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Double District

 

Double District is a virtual human-scale duet choreography, 2008.

Saburo Teshigawara developed with Volker Kuchelmeister. Conceived for ReACTOR by Jeffrey Shaw and Sarah Kenderdine.

Multiperspektive image capture constitutes a novel method of documenting the entireness of an event, by recoding it from multiple points of view. In combination with stereo/3D representation, it captures the two modalities of three-dimensional representation, perspective and depth. These modalities are then applied for display in a immersive multi screen installation, the ReActor environment.

The six-channel stereo video dance installation is configured in the ReActor system, an hexagonal projection environment offering the audience a mobile and versatile platform for sophisticated artistic and cultural manifestation and a physically immersive three-dimensional space of representation that constitutes an augmentation and amalgamation of real and virtual realities. It consists of six back projection, passive stereo (linear polarization) screens. The audience can choose to move freely around the hexagon to view individual screens or step back and watch the screens simultaneously. Each screen displays the same scene from the dance performance, specifically choreographed and recorded for this installation, in time synchronicity but from a different perspective, analogous to the architecture of the space within which it is projected.

The modality in which the dance performance was captured, mirrors the physical configuration of the installation. Six evenly distributed stereo camera pairs encircle a stage, which has similar proportions to the virtual space. Precise horizontal and vertical positioning and orientation of the camera heads is essential to recreate a believable illusion of the physical space on screens. To strengthen the imitation of real world perception on screen, the focal length of camera lenses where chosen to reflect the natural field of view of the human eye.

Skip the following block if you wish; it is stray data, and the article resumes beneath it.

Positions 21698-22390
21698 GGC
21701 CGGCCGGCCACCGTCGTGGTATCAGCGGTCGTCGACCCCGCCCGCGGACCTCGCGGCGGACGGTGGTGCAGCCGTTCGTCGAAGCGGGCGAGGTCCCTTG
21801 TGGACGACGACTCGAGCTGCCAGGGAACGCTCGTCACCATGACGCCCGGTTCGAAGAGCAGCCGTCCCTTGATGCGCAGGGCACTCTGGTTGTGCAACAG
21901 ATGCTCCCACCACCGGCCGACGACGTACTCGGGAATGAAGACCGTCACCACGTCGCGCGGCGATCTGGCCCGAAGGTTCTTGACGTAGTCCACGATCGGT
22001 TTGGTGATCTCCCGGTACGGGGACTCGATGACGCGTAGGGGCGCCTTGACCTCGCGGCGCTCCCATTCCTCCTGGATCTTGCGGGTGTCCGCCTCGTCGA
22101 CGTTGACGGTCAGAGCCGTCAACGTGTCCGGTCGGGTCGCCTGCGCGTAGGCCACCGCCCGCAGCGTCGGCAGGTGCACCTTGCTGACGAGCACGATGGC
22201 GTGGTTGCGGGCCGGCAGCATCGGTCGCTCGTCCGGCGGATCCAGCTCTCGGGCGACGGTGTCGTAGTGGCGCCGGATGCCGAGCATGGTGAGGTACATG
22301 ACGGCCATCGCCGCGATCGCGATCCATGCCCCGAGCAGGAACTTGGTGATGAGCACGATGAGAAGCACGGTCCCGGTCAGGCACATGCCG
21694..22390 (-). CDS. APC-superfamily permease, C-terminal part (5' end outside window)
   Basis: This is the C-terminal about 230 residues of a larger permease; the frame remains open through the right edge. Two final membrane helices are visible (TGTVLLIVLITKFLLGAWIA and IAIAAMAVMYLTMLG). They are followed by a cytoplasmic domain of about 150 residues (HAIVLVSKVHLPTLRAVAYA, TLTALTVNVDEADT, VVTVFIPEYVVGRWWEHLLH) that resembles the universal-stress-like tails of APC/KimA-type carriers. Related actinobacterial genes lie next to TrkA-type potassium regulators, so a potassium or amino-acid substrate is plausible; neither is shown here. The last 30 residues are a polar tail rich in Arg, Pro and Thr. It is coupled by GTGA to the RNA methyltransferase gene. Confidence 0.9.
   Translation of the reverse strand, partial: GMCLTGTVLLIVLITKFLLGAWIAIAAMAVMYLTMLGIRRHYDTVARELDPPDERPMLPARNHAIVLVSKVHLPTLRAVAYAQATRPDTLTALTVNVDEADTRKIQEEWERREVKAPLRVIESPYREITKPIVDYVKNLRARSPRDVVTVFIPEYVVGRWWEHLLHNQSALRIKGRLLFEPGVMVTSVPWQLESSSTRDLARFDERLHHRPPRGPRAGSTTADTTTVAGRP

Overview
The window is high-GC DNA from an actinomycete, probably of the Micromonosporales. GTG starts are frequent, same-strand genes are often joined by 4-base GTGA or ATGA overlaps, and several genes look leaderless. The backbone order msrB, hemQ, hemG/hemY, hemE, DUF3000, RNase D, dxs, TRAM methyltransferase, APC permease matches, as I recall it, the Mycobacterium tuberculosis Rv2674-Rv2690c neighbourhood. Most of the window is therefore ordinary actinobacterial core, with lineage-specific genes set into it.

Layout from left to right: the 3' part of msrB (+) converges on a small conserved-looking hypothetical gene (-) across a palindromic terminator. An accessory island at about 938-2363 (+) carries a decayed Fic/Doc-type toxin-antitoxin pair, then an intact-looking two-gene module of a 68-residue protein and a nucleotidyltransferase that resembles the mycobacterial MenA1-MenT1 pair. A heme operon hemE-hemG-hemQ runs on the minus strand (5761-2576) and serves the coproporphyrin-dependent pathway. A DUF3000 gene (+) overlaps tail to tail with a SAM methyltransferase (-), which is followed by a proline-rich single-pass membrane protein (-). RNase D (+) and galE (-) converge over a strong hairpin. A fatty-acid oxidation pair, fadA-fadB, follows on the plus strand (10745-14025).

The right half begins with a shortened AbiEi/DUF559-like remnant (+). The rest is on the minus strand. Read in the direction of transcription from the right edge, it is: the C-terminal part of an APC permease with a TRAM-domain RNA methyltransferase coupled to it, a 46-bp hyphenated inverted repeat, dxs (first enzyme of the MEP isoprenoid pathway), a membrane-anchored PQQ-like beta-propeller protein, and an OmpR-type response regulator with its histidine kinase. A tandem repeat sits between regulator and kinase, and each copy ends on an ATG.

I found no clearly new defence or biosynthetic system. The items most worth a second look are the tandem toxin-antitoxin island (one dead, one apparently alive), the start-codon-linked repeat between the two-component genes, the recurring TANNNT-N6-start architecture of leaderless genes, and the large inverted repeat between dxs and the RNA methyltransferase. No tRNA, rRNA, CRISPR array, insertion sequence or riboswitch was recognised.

The properties of a stereo image capture system are critical for the overall quality, depth perception and the sense of reality a viewer observes. The relationship between inter-ocular distance, near and far plane, the range of subject movement, focal length and position of the zero parallax plane, all had to be defined. These parameters were generated in a theoretical mathematical model first and its values confirmed in an experimental set up. The subjective qualities of the experiment results lead to a minor adjustment of some of the parameters.

Specifically for this installation, Saburo Teshigawara and Rihoko Sato choreographed and performed multiple solos and duet scenes lasting between 30 seconds and 4 minutes long. The multiple view point capture configuration challenged Teshigawara to rethink the traditional notion of stage performance, where the audience is usually restricted to the seating area and the dancers direct their performances accordingly. In this case, the virtual observer is omni-present, and the choreographer does not have knowledge or control over the position of the audience members at any time during the performance. In addition, the relatively restricted usable space on stage and the properties of the stereo capture system influenced the choreography.